The Tsingy Nature Reserve is home to unique animals and plants. It is a national park located in Melaky Region, northwest Madagascar, off the African coast in the Indian Ocean.
This spectacular place is believed to be the most unreachable part of the island of Madagascar.
Tsingy de Bemaraha forest is like a dense fortress, full of passages, caverns and fissures gouged out of limestone. Because of local conditions, the erosion in the Tsingy is patterned vertically as well as horizontally.
The word “tsingy” has an interesting meaning and originates from an Austronesian language and the national language of Madagascar. “Tsingy” describes the karst badlands of Madagascar.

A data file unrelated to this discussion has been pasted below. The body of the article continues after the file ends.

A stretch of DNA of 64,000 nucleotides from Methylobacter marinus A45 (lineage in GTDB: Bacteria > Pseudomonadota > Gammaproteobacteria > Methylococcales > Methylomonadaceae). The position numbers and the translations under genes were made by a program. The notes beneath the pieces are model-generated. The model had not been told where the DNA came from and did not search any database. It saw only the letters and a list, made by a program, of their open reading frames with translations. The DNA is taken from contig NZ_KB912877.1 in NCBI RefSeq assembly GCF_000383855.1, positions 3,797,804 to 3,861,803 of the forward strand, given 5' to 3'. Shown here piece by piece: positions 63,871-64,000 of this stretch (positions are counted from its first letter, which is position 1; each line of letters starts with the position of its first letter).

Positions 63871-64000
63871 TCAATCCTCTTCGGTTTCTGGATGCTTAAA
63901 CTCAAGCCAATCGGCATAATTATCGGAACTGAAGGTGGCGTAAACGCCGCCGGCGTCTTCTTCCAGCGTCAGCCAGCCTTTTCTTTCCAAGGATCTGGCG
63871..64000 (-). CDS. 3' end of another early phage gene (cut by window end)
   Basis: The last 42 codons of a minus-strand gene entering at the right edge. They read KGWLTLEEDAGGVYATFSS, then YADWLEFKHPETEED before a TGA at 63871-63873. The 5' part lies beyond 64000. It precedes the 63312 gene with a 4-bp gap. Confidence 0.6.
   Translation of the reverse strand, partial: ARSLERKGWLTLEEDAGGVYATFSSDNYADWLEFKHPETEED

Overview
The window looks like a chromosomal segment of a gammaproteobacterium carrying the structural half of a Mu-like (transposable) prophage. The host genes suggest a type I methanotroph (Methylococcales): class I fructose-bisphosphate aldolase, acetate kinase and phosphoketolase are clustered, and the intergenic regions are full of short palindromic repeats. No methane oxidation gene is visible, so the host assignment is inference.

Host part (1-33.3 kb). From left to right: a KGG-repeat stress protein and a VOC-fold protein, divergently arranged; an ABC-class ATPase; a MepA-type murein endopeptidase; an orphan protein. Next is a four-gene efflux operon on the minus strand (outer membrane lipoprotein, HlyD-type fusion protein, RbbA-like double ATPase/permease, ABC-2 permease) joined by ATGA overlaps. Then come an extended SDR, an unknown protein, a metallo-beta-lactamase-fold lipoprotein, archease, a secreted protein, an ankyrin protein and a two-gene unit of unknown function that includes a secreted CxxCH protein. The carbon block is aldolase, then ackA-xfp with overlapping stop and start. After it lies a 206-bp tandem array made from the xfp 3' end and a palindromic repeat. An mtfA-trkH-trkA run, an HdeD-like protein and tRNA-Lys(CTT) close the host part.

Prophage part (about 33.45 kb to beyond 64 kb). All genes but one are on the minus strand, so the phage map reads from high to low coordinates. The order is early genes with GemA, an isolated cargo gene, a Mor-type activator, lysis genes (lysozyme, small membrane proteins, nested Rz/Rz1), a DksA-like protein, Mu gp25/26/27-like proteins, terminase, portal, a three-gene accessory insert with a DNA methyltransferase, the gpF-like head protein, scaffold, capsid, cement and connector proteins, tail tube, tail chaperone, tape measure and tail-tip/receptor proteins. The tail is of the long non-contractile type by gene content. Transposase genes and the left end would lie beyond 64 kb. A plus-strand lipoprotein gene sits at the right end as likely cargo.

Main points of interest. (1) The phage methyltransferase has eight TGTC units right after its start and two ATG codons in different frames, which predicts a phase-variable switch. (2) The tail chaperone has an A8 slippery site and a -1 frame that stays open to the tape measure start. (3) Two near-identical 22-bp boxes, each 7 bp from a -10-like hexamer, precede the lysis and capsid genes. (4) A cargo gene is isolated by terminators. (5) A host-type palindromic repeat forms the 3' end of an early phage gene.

The word can be translated into English as “where one cannot walk barefoot”.
The pinnacle-like formations or simply “tsingy” spans 1,520 square kilometers. The place is famous for its “limestone needles”, created during the natural formation of Madagascar’s limestone seabed, which rose gradually during 200 million years. Heavy rains formed the rest of the landscape.
The needles may reach approximately 46 meters (150 feet) in height. The locals call them “pointed peaks”.
There are about 100 species of birds in the Tsingy and a few species of lemurs; researchers have already mapped more than 100 km of extensive caves and forest-filled and deep canyons, full of unique wildlife species, and covering about 60 miles (96 km).
The region has also unexplored, underground rivers, hidden in old caves. The maze-like Tsingy (known as Grands Tsingy) once gave shelter to the first inhabitants of Madagascar, Vazimba; the pottery of these people can be still found in countless crevices between the rocks.